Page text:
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Abstract

India, like many other countries, is seeking to diversify its automotive fuel mix away from conventional petroleum fuels to alternate, cleaner fuels. The primary reasons for its diversification are energy security and public health due to harmful emissions from automotive fuels. At present, in India, diesel and gasoline are the most common automobile fuels. Increasing demand for these fuels could create serious concerns for the country’s national energy security and air quality. This paper analyzes the government of India’s past and present automotive fuel policy interventions, aimed at both mitigating harmful emissions
and addressing the growing concerns of energy security and rising crude oil imports.

Authors

Yagyavalk Bhatt

Senior Research Associate Yagyavalk Bhatt is a senior research associate at KAPSARC, where he has worked since 2017. His work focuses on supply-… Yagyavalk Bhatt is a senior research associate at KAPSARC, where he has worked since 2017. His work focuses on supply- and demand-side policies in the transportation sector and associated energy demand. His work also focuses on energy transition policies in India and Saudi Arabia. He has authored and contributed to numerous research papers and studies related to the transportation and electricity sectors. Yagyavalk has a master’s degree in renewable energy management and engineering and a bachelor’s degree in electronics and communication.​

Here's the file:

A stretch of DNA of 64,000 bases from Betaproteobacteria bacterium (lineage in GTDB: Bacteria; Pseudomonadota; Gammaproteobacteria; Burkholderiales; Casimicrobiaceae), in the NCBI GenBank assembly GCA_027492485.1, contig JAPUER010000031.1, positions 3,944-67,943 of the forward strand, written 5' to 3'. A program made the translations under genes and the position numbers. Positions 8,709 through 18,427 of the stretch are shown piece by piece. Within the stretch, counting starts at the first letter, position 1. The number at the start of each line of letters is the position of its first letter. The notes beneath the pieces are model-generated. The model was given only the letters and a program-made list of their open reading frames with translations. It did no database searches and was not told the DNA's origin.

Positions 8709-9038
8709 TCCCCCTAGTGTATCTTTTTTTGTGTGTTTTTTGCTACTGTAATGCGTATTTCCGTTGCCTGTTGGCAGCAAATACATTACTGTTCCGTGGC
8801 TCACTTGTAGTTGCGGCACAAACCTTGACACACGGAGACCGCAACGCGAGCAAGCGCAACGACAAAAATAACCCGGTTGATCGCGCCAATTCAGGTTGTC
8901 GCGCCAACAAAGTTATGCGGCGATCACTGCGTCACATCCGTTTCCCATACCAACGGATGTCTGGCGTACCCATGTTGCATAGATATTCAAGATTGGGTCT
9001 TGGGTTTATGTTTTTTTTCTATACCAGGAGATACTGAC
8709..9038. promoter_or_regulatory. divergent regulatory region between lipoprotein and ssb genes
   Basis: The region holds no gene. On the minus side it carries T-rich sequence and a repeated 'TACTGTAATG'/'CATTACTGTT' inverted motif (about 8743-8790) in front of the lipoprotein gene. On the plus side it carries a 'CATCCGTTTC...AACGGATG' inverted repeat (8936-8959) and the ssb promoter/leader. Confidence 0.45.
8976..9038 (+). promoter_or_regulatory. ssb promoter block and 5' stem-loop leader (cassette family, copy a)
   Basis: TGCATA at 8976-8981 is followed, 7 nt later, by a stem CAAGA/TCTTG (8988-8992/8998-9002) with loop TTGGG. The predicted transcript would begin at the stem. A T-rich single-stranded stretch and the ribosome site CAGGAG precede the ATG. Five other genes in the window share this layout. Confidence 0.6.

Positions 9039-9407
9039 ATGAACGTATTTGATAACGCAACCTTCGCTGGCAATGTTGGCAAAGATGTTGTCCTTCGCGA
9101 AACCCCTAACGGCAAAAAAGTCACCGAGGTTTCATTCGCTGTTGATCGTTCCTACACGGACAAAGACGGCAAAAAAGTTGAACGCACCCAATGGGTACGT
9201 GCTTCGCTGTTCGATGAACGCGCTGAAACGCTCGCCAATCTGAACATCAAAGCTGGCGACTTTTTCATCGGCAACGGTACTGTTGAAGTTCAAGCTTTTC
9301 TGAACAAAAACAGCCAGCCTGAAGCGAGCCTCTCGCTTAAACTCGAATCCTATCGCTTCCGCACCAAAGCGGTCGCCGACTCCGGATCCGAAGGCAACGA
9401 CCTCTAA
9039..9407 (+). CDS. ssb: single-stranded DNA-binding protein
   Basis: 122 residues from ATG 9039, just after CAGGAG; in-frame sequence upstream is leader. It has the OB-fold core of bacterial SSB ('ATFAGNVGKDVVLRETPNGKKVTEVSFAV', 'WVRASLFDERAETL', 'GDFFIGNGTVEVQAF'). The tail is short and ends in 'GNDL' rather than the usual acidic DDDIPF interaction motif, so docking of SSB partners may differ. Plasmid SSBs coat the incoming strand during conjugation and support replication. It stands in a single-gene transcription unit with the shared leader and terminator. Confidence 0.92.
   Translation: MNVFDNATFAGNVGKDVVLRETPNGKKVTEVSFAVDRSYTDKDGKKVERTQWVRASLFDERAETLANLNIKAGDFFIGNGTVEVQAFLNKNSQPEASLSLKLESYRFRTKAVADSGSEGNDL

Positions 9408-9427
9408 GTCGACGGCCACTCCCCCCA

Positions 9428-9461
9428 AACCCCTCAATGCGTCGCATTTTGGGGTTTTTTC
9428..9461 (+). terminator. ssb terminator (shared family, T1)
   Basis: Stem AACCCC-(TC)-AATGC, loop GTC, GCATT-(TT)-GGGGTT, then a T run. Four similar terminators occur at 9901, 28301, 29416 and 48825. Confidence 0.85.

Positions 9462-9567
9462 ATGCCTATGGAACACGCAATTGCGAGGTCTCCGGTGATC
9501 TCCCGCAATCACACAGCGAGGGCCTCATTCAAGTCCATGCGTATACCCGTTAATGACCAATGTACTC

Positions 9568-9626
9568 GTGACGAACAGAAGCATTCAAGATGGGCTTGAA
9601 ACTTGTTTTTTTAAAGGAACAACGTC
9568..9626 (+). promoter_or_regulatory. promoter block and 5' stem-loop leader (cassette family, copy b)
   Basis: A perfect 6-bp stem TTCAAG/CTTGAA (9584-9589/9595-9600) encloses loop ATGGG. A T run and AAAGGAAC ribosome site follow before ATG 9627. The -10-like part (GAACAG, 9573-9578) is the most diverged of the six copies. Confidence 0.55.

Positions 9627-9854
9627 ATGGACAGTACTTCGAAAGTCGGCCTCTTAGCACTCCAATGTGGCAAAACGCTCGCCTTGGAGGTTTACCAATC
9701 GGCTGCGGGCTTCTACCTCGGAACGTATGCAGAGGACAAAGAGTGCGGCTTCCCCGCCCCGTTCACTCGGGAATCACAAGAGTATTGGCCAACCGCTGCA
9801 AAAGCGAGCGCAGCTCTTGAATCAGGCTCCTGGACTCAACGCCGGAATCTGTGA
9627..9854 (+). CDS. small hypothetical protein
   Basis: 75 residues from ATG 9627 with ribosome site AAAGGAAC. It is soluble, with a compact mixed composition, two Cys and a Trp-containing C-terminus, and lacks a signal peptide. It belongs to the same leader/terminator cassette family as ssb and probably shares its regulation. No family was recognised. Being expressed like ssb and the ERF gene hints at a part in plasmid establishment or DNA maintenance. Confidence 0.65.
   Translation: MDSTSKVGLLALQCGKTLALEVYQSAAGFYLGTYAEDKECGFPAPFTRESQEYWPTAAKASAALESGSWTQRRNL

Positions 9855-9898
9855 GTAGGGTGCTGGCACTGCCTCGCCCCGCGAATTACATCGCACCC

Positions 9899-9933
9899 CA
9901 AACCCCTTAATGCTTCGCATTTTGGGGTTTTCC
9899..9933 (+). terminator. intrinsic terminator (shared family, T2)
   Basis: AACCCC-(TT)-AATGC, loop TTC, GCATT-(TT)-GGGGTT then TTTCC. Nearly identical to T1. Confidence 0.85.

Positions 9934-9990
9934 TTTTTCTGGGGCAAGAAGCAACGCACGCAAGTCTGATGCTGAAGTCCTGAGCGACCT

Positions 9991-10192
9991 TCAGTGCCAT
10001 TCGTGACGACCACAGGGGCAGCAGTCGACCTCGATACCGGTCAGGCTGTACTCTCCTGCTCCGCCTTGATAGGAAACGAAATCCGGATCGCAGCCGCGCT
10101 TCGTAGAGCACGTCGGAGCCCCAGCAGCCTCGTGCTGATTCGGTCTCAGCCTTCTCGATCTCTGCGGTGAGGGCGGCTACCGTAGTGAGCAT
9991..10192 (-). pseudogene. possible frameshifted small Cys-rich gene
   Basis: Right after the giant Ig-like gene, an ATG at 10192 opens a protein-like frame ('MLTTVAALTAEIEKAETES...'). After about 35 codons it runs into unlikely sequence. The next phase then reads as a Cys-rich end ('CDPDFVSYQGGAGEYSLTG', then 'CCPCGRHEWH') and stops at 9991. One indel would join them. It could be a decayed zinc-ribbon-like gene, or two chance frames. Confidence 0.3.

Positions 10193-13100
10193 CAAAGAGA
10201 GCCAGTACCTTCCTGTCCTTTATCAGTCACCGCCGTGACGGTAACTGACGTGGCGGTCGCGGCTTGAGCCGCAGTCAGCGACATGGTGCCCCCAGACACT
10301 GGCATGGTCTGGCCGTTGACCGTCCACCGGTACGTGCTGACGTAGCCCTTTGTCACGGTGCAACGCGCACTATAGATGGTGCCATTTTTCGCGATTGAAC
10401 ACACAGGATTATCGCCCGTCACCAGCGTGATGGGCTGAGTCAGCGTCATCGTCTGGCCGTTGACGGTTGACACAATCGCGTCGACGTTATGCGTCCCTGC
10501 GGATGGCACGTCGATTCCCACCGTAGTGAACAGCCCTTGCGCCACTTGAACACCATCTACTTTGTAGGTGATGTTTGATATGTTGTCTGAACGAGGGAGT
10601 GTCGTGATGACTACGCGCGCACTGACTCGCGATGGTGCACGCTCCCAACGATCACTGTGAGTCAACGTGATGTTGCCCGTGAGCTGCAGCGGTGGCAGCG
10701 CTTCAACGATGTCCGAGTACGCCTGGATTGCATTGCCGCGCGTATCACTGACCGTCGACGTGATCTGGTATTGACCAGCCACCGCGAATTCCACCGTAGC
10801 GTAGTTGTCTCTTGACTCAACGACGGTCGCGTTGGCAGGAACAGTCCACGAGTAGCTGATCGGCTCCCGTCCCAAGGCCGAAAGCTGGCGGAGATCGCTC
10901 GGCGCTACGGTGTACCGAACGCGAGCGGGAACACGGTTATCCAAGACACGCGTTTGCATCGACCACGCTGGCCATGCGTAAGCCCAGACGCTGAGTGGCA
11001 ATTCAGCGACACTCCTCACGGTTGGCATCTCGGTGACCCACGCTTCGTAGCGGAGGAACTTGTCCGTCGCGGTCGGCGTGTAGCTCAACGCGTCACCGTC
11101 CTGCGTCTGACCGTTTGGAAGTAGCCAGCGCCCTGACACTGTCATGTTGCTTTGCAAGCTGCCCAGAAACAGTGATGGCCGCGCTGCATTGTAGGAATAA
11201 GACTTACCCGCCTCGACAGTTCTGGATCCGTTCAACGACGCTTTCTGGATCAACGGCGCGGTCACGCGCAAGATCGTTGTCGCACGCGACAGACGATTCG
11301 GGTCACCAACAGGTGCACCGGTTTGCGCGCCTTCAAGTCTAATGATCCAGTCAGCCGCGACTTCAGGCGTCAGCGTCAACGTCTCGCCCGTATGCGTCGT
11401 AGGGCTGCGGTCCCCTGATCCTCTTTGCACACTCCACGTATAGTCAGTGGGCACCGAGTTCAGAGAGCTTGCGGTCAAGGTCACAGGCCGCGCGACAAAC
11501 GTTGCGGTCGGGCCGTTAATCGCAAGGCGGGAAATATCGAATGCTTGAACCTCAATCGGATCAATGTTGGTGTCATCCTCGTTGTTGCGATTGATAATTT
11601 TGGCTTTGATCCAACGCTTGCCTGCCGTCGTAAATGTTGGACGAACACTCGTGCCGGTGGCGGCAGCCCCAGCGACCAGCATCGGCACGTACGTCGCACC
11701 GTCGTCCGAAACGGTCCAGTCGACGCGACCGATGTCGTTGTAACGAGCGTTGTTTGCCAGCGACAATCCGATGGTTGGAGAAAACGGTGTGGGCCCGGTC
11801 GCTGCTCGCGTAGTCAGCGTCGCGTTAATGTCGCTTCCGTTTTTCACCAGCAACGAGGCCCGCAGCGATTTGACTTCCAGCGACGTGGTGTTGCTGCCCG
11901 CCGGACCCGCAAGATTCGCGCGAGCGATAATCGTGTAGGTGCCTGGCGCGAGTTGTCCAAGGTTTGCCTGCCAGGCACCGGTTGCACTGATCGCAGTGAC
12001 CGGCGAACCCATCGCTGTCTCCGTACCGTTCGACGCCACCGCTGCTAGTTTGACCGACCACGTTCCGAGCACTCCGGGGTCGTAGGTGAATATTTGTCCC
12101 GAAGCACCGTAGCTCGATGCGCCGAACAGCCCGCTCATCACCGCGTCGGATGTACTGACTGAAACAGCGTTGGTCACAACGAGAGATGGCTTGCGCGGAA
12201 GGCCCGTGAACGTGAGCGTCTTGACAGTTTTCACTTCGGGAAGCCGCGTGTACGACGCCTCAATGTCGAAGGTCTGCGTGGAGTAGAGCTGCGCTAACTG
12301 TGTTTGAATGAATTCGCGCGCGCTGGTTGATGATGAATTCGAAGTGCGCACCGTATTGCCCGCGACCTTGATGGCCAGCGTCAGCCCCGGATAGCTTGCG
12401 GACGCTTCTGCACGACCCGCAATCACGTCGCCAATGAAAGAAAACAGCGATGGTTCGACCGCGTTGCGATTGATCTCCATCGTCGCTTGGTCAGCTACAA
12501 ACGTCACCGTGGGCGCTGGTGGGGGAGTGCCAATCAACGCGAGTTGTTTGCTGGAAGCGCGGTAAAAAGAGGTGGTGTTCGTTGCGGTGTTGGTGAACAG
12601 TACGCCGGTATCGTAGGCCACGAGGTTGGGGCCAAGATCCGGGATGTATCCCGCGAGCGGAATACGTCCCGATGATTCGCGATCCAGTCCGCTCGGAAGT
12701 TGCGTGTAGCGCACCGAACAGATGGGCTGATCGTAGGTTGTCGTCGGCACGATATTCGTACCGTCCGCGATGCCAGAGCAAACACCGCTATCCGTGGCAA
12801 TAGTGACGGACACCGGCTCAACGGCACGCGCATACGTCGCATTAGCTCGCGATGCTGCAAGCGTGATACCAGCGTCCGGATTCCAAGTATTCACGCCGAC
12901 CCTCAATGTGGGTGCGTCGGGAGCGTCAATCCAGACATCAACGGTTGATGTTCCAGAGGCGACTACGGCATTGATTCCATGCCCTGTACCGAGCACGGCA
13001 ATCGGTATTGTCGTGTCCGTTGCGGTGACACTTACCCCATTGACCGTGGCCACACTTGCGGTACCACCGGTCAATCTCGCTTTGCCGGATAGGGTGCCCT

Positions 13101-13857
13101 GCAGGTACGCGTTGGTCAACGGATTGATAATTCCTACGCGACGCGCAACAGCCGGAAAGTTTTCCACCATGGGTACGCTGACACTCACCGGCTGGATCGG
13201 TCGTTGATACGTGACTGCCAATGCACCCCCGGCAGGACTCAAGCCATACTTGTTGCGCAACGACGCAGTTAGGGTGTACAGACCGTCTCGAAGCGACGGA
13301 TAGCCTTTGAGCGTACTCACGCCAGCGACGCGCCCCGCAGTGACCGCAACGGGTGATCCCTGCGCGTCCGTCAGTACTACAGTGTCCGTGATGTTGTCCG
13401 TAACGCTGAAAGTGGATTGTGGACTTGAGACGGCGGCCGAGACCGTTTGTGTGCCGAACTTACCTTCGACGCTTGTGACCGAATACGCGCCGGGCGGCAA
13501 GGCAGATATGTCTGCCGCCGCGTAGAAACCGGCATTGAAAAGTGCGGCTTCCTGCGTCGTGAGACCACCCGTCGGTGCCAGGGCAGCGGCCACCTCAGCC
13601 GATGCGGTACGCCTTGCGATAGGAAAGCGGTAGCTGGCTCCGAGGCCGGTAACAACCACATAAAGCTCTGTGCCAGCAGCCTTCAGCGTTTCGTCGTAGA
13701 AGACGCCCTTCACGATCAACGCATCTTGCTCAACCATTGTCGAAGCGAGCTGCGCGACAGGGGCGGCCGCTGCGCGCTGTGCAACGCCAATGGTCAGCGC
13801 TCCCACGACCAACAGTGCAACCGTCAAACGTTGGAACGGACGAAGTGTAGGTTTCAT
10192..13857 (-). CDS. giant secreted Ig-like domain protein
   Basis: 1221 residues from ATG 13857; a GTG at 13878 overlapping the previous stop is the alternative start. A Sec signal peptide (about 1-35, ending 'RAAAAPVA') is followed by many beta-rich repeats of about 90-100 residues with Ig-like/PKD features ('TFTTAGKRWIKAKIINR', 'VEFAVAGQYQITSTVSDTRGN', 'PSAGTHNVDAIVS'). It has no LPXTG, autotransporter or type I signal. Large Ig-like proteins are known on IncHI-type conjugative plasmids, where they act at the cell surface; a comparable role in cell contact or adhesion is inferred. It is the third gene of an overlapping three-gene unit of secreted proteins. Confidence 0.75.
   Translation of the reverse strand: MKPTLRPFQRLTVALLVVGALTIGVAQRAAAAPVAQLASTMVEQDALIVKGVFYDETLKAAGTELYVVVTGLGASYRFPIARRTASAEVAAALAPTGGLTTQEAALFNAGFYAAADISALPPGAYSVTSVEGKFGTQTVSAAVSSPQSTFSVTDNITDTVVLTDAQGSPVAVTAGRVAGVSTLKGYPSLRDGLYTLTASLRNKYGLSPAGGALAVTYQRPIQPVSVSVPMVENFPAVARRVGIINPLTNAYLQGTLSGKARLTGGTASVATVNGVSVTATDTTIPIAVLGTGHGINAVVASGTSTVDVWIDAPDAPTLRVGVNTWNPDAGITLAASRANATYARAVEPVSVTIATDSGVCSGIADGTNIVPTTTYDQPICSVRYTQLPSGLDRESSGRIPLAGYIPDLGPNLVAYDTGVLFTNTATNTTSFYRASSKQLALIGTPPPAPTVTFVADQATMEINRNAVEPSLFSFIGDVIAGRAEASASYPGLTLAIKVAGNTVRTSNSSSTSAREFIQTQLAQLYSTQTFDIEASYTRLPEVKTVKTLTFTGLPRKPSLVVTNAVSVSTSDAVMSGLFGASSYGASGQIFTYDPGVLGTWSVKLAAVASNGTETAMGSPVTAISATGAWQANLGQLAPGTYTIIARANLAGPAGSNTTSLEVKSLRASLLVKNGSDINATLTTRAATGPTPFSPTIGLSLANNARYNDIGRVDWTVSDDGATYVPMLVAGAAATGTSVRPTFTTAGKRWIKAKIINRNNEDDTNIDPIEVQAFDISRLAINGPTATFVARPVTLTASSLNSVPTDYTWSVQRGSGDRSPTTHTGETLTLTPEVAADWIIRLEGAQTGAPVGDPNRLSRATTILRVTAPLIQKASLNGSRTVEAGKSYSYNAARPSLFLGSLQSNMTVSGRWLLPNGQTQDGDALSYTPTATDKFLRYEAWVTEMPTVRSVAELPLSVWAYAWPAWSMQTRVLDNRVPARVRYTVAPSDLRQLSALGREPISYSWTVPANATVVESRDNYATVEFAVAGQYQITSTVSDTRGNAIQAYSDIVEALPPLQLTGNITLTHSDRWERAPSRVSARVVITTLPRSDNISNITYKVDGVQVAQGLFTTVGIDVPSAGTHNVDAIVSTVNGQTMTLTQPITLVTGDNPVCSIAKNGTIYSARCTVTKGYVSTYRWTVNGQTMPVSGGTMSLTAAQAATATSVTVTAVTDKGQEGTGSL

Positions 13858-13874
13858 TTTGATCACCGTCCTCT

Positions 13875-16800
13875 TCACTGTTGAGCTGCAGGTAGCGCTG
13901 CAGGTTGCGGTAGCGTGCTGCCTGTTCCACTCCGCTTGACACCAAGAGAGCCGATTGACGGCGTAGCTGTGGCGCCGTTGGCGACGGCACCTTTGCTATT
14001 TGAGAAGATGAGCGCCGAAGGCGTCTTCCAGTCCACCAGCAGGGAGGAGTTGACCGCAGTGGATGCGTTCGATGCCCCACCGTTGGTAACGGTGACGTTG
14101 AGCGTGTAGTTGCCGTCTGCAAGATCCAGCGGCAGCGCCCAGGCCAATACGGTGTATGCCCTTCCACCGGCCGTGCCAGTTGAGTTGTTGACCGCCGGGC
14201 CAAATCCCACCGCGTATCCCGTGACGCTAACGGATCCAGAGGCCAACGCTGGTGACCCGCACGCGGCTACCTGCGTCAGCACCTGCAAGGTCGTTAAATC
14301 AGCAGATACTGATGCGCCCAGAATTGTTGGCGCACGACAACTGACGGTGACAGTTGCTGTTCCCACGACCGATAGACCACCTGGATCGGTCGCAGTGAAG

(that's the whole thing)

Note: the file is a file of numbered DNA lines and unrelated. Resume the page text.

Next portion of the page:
Expertise

  • Energy Sustainability
  • Energy Economics
  • India Clean Energy Transition
  • Climate Policies
  • Energy Policy Analysis and Renewable Energy

Publications See all Yagyavalk Bhatt’s publications

Jitendra Roychoudhury

Research Fellow Jitendra Roychoudhury is a Fellow II at King Abdullah Petroleum Studies and Research Center (KAPSARC), Riyadh, Saudi Arabia. His ongoing… Jitendra Roychoudhury is a Fellow II at King Abdullah Petroleum Studies and Research Center (KAPSARC), Riyadh, Saudi Arabia. His ongoing research portfolio at KAPSARC covers various economic, energy, and policy developments and the impact of policies on global commodity markets. Before joining KAPSARC, Jitendra was the director and chief consultant at HDR|Salva, India, where he worked with clients worldwide. Jitendra has a bachelor's degree in mechanical engineering from the University of Pune, India and a postgraduate diploma in business management from Welingkar’s Institute of Management, India.

Expertise

  • Freight
  • Transport
  • Geopolitics
  • Commodity Flows
  • Shipping
  • Hydrogen.

Publications See all Jitendra Roychoudhury’s publications

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